I love this game because there are many ways of playing. You can practice lowercase, uppercase, cursive letter recognition. You can erase some of the letters on the paper and ask the child to find the bottle caps that correspond to the missing letters. You can erase the letters altogether and encourage your little one to put the letters in order while chanting them. After the child can confidently recognize the letters and their sounds, you can put a picture in the circles on the paper and ask the child to pick the cap with the letter with which each picture starts.
2. Arts and Crafts with Letters
Most kids love painting, colouring, decorating and making things. So, naturally, a fun way of teaching kids the alphabet is by having your little artist decorate each letter. You can use play dough, stickers, glitter, paint, pom-poms to mention just a few. Let their imagination fly.
3. Letters Scavenger Hunt
I just love treasure and scavenger hunts. Besides being so fun you can make them educational as well.
Hide the letters around the house and have your little one find them. Encourage the little explorer to name each letter as he finds them (with your support, of course). For my son, who is just starting his journey into alphabet recognition this is the perfect activity as it has movement, we can add a little bit of role-playing (we have a pirate figurine that is searching for his alphabet treasure) and, of course, he practices his ABCs in a fun way.
For kids who more or less recognize the letters, you can take the game one level up and hide certain letters that make up a word that the child is familiar with. After he has found all the letters, help him put them in order so that he forms the word.
Letter Scavenger Hunt is a brilliant way of teaching letters that kids adore.
4. Balloon Letter Pop
Prepare to have a blast with this game. All you have to do is insert a letter in a balloon, inflate it and have your little one try to pop it by sitting, stepping on it, pinching it, or whatever inventive method you come up with to pop the balloon. Once the balloon has been popped, encourage your child to say the letter’s sound or name, depending on how you choose to teach. You can also think of words that start with that letter.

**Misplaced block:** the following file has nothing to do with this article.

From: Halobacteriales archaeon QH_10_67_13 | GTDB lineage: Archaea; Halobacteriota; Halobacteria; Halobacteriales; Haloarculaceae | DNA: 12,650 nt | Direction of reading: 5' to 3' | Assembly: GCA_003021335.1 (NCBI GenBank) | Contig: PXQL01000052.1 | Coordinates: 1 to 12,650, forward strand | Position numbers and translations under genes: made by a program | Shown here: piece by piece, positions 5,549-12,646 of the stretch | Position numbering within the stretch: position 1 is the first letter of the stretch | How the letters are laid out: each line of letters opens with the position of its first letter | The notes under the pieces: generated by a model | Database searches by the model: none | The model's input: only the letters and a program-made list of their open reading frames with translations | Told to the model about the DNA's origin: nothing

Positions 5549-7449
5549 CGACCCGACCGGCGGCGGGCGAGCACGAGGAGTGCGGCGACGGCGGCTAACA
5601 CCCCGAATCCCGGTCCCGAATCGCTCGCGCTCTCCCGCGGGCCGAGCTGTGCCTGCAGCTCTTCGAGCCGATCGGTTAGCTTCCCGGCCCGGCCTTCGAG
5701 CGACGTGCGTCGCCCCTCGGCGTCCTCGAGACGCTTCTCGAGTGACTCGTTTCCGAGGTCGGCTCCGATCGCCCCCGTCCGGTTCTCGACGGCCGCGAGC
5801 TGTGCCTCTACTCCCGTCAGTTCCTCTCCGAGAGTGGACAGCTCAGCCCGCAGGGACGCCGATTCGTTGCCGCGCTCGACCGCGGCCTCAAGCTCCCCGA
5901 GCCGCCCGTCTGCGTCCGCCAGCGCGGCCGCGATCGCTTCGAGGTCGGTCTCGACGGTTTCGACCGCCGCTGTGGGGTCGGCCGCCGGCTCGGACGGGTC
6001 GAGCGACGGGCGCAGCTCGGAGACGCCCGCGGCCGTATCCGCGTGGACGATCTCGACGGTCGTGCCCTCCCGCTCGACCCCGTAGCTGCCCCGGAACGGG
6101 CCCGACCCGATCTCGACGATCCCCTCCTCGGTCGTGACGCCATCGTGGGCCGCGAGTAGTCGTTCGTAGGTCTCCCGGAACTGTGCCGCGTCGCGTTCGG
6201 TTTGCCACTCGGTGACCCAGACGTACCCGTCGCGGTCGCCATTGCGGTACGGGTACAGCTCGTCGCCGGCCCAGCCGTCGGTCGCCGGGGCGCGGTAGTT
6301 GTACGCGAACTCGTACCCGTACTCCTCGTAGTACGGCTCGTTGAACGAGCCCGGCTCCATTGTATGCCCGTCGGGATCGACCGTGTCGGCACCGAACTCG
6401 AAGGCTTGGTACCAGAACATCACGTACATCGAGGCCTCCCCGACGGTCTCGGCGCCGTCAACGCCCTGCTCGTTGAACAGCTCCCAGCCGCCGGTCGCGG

I generally put 2-3 letters in a balloon to avoid too much waste.
5. Make letters a constant part of your day
Letters are everywhere, right? So, why not make the most of it when teaching letter recognition to your child? All you have to do is make him aware of them whenever possible.
Eating cereal for breakfast? The cereal box surely has some colourful letters to be named.
Going for a walk? Look at the big letters on the billboards, name the letters on the number plates on cars.
Eating out? The menu is made up of so many letters.
So, whenever you find the opportunity and your child is receptive, name the letters that you see around. It is a great, casual way of encouraging alphabet recognition.
6. Singing or chanting the alphabet
Children are naturally attracted to songs and rhymes. This is a powerful tool when teaching letters. Just happily sing or chant the alphabet together. Ideally, offering visual aid will help the child form a connection between the sound and the letter.
Although I don’t advocate for a lot of screen time, there are many nice alphabet videos on Youtube that we can make full use of. For example, my son loves all alphabet songs from Super Simple Songs Channel.
7. Tracing Letters
Tracing has many proven benefits, like improving visual-spatial skills as well as refining fine motor skills which are vital for when children start writing. In addition to this, tracing helps children notice details. So it goes without saying that tracing letters will help kids notice how each letter is formed.
I absolutely love the Montessori Sandpaper letters. They are little wooden tablets that have each letter printed in fine-textured sandpaper. It provides a multi-sensory approach for learning the letter sounds. Children are using their fingertips to trace the letters, essentially building muscle memory so that they know how to write them later on.
Another option would be to simply print each letter on paper and trace them in the same manner. This will not have the sensory element to it but it’s still a valuable way for kids to notice how each letter is formed.